Chapter 45: Coming Home
I let out a sigh of relief as the outline of the massive castle, which had housed the ruling family of Estercrest for hundreds of years, came into the view of my looking glass. For years I had always heard people say; there was nothing better than coming home, but never really understood it. However, at this moment I believed that wholeheartedly. A layer of tranquility and hope surrounded me as I watched Mary Kathleen eat up the miles distancing us from the sandy shores of the great Estercrest Empire.
It had taken three nights and two days altogether for the skies to clear out and the storm to pass away, leaving a gentle breeze behind. The moment the storm broke, and the winds began to lose their intensity Jonathan and the ones who had accompanied him, to the market set, out for the docks. They had been more fortunate than me and the people left behind with me; some kind trader had allowed them to wait the storm away in the shelter of his shop. With everyone safely on board, we waited just long enough for the sea to calm down before pulling up the anchors and setting up the sails to catch all the wind.
Three days over two weeks later, after an uneventful journey through the calm seas, here I stood on the deck of the large vessel, watching intently my homeland draw nearer. The day was still in its early stages. Darkness had receded just an hour ago allowing few and faint rays of sunshine to scatter over the endlessness of the blue sea. With amber reflecting on the surface of sea, leaving beauty in every sight that one laid eyes on, no one could say these very water body could attain the height of cruelty and drain thousands of lives.
Eyes closed, face tilted heavenwards, basking in the gentle warmth left on my skin by the sun rays, I was enjoying the peace prevailing over the world around me, when a giant wave of dark reality came crashing over me. Sounds of large rocks and boulders hitting the ground with great force, multiple arrows swimming through the thin air in search of their victims, and people voicing their agony, frustration, and exhaustion became clear as the land neared. The thin film of mist floating over the surface of water made it harder to catch the sight ahead than the sounds. The noises that were now crystal clear informed us without any doubt of a bloody war wedged ahead.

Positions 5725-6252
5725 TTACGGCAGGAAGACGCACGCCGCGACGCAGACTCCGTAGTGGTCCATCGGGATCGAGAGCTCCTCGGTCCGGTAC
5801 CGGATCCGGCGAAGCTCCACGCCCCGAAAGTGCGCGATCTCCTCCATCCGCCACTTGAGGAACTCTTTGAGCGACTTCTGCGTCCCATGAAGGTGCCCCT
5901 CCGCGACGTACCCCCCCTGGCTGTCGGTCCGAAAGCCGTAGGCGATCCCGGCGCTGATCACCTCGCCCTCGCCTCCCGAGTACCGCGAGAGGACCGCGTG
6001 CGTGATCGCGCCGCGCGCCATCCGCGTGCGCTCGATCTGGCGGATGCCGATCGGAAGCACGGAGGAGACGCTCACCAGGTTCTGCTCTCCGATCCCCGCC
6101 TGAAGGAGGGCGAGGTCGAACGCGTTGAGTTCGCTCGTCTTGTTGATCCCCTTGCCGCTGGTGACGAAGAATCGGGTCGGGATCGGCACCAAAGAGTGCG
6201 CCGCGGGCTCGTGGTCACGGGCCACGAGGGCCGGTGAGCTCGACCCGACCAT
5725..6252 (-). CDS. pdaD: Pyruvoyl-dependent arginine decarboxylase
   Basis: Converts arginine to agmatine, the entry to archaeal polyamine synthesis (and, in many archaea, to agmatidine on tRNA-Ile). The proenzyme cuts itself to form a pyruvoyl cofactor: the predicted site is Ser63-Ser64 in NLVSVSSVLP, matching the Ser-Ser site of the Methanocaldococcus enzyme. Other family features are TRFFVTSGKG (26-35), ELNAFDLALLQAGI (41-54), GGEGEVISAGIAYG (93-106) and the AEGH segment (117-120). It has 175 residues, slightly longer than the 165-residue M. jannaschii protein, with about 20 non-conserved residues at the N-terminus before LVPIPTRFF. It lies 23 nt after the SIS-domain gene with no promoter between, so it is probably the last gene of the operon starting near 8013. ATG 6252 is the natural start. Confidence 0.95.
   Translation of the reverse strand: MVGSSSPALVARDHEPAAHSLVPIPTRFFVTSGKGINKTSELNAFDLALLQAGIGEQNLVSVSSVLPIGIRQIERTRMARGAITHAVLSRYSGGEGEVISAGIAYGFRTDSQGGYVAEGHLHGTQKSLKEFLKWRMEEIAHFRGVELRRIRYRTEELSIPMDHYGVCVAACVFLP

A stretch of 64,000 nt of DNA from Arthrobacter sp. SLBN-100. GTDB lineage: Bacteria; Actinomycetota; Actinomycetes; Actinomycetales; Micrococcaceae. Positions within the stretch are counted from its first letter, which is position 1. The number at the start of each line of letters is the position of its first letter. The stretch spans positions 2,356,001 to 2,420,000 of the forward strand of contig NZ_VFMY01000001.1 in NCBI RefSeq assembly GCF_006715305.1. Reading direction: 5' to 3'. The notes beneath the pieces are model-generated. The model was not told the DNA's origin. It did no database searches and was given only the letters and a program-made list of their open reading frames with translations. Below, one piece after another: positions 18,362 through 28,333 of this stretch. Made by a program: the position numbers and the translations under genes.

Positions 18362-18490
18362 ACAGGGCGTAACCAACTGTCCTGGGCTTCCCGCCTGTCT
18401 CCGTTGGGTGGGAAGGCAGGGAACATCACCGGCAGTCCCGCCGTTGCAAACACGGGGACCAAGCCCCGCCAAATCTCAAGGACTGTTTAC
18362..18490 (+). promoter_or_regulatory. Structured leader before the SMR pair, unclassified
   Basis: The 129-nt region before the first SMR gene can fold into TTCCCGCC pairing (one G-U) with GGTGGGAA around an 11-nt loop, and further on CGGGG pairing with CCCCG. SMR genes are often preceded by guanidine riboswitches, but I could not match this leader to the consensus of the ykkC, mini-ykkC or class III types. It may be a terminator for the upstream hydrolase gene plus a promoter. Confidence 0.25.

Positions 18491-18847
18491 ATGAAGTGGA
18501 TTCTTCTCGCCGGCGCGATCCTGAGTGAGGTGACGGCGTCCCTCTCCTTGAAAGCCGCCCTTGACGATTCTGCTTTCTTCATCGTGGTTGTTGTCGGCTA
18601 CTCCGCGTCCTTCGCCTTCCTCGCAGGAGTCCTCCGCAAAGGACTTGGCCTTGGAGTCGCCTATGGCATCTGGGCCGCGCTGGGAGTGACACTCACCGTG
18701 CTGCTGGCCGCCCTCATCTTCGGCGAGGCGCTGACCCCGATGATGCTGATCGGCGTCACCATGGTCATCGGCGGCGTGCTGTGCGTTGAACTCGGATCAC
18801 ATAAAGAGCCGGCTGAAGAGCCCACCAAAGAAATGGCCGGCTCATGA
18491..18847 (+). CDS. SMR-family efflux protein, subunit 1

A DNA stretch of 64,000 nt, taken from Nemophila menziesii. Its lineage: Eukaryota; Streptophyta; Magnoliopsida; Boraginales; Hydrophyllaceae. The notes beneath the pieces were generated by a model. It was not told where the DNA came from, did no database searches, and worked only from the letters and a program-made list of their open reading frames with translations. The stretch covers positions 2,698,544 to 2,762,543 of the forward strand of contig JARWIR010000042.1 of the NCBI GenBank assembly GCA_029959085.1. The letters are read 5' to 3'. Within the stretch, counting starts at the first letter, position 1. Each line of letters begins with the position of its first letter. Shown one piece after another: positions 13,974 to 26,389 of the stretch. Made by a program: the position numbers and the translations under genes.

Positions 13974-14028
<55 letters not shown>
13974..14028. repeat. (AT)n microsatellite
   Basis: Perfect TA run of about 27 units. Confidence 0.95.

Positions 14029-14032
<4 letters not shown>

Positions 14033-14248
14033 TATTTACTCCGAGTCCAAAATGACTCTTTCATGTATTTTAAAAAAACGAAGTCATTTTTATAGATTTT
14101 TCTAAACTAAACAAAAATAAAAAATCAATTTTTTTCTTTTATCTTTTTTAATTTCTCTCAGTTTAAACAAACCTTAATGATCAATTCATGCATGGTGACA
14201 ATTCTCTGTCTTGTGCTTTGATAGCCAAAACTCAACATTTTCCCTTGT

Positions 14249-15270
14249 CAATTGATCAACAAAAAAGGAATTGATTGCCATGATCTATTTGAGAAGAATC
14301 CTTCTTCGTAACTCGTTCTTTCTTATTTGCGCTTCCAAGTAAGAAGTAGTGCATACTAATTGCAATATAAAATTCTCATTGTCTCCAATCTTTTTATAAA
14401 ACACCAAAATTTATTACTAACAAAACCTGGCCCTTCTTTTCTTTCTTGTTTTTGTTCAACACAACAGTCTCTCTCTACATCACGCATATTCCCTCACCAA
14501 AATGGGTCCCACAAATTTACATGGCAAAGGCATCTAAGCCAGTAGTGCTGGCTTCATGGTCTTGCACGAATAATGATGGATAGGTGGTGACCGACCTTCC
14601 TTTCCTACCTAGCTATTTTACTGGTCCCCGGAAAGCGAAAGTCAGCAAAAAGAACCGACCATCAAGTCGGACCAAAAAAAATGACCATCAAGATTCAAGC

Feeling of dread settled into the pit of my stomach, as I tried to judge the situation, which I was to face once on land, with the aid of the sounds reaching my ears. I signaled the men to tie the sails and slow the rowing process down. Holding the looking glass close to my eye, I scanned the surroundings. Hundreds of large and small ships bearing the flag of the infamous Alonzo Gritti were bordering every inch of the shore that allowed entry to Estercrest. I took it as a good sign and allowed hope to take root in my heart.
On my order Mary Kathleen was brought to a stop at some distance from the other ships, and the anchors were made to fall. Victoria and its crew followed our lead and dropped the anchors at a safe distance from the shore.
Just as everyone else, I quickly got armed. A sheathed sword dangled from the leather belt fastened on my waist while a fully stocked quiver rested against my back and a bow against the skin wrapping my torso. I strapped a dagger on my ankle on the inside of the boot, concealing it from the general view.
With three men along, I embarked the small row boat that was lifted off the deck and gently dropped into the sea. With silence as our fifth companion we rowed towards the shore, careful about not being viewed by anyone.
I did not wait for the boat to be tied and brought to stability, and jumped onto the wet sand. Removing the sword from it I left the sheath hanging from it. Sword in hand, I moved further inland. The scenario that met my eyes was embodiment of pure chaos and destruction. A constant buzz had settled over the land. Men armed from head to toe were busying themselves with the task of slitting throats of fellow humans. Blood ran freely on to the ground, as the sand tried to absorb it. Amputated limbs and body parts, especially bloodied heads littered the ground.
My feet collided with what must have been a living human at one time, but now was a mess of gutted out organs. Intestines and stomach were pouring out of his cut open skin. The foul stench arising from the mutilated body made my stomach recoil and I could not help but empty its contents. I scurried to a relatively clean and quite piece of land, and inhaled deeply, trying to gather my bearings. When I was certain that my stomach had settled, I straightened up and set out into the war zone, determination dancing in every inch of my bones.